I left off where he decided he wanted to be ordained. So his his parents, even his mother oppose that at first. But then they when he was 14, they relented could see that they couldn't stop him. And he was sent to temple in the neighboring town where he served as an attendant to the to the resident priest there. Let's use the word monk. These were monks. Back in the 17th century This was before this is while still there was no option to get married. So let's call them what they were. Today in Japan and and the United States and West. We use the word priest, which I use for myself as well, because there is this option of getting married. But translators seem to prefer that word even when these were celibate monks.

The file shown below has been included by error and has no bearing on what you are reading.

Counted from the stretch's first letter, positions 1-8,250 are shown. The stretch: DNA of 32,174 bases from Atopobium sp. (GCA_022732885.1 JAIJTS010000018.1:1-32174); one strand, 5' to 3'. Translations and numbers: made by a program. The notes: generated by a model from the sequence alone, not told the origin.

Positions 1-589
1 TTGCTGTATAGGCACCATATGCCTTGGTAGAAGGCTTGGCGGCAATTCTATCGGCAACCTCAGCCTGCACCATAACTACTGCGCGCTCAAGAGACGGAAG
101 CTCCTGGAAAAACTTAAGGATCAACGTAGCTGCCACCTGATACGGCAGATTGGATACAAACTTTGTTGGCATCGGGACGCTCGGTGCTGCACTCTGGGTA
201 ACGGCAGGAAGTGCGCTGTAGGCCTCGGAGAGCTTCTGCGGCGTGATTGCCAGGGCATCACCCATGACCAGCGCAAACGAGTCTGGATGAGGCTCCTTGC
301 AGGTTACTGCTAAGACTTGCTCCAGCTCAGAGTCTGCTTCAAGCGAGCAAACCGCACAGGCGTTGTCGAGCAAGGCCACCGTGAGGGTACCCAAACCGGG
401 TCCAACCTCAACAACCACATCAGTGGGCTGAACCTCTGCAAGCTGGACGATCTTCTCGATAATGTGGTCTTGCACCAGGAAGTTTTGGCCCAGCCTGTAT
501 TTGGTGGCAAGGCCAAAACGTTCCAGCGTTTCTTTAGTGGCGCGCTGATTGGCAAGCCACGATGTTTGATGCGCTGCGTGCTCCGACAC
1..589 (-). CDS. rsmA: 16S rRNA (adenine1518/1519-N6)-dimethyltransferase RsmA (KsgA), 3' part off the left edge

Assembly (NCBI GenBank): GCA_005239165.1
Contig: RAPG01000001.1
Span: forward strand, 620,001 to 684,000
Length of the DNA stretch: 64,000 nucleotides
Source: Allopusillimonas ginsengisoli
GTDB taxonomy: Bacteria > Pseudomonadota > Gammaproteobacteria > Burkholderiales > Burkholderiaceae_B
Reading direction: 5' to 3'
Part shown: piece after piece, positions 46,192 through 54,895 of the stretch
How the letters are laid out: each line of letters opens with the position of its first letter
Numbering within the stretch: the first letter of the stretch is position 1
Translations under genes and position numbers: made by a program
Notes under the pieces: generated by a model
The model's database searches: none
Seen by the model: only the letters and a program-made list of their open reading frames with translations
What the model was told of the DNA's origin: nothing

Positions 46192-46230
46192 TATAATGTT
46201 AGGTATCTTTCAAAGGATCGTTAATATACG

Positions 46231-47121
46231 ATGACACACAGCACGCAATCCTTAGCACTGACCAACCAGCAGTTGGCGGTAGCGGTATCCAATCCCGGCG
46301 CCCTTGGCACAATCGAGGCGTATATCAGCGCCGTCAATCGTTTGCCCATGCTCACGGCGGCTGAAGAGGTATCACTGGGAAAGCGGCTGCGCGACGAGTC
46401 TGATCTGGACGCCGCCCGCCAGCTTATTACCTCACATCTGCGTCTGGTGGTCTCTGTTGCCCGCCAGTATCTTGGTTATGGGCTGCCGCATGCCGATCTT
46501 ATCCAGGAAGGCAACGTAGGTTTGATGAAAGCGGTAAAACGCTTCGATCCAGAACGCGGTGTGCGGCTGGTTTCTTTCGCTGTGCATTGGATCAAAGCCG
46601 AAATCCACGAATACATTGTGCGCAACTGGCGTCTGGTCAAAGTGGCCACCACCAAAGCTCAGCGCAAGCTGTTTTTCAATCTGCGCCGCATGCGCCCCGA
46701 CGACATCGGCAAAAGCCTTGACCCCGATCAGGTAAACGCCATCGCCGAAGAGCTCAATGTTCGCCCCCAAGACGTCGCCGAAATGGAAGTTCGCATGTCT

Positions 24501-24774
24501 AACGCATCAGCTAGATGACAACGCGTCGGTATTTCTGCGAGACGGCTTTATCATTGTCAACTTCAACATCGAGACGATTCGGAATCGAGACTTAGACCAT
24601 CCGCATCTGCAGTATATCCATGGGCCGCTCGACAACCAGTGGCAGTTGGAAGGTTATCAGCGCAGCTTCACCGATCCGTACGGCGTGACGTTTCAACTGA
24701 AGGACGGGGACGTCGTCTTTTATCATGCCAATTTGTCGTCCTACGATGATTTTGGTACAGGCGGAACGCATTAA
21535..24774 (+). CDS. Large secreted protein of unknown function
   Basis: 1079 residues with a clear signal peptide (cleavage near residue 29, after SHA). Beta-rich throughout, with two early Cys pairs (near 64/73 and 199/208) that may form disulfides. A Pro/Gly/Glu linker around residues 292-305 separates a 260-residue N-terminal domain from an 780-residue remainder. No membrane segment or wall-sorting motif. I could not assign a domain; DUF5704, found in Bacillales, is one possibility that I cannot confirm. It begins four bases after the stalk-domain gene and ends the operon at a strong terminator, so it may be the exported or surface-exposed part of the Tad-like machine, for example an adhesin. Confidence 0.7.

So one of the works that hacohen read, young hacohen 15 year old Hakuin read was The Lotus Sutra, which the translator here described as the most popular, famous and popular of all the Mahayana sutras. He was also the central sutra of his mother's Nisha in school. Nevertheless, it says, After reading it through from cover to cover cover, he reported being deeply disappointed to find, quote, It consisted of nothing more than simple tales about cause and effect didn't change his opinion of the Lotus Sutra, or nor apparently ever even read it again, until the night of his final decisive enlightenment. About a quarter century later. He would then finally grasp its deep meaning and understand the reason why was reputed to be the king of sutras. I have to confess here that I've never been able to get any traction with the Lotus Sutra. Other ones, yes. The Diamond Sutra, the platform sutra, the lankavatara Sutra, even the Villa keerti Sutra, but the Lotus Sutra. Well, I'm just not yet there. I'm not there yet. Maybe after deeper enlightenment, I will be when he was 18, he left that temple for for a training temple is maybe not all of you know that. There are temples where there isn't really residential training going on. In fact, most most Zen centers in the West don't have residential training. But he went to this place where there was some training. And he described himself as setting out and high hopes eager to start his formal training, his mind filled with the stories he had heard of the hardships illustrious Zen figures of the past had overcome in their struggle to reach enlightenment. But these expectations were dashed when he got got there. And he found that the monks were not engaged in the long grueling sessions of Zen he had anticipated. Instead, instead, they were studying texts. At that time, it was a collection of Chinese and poetry.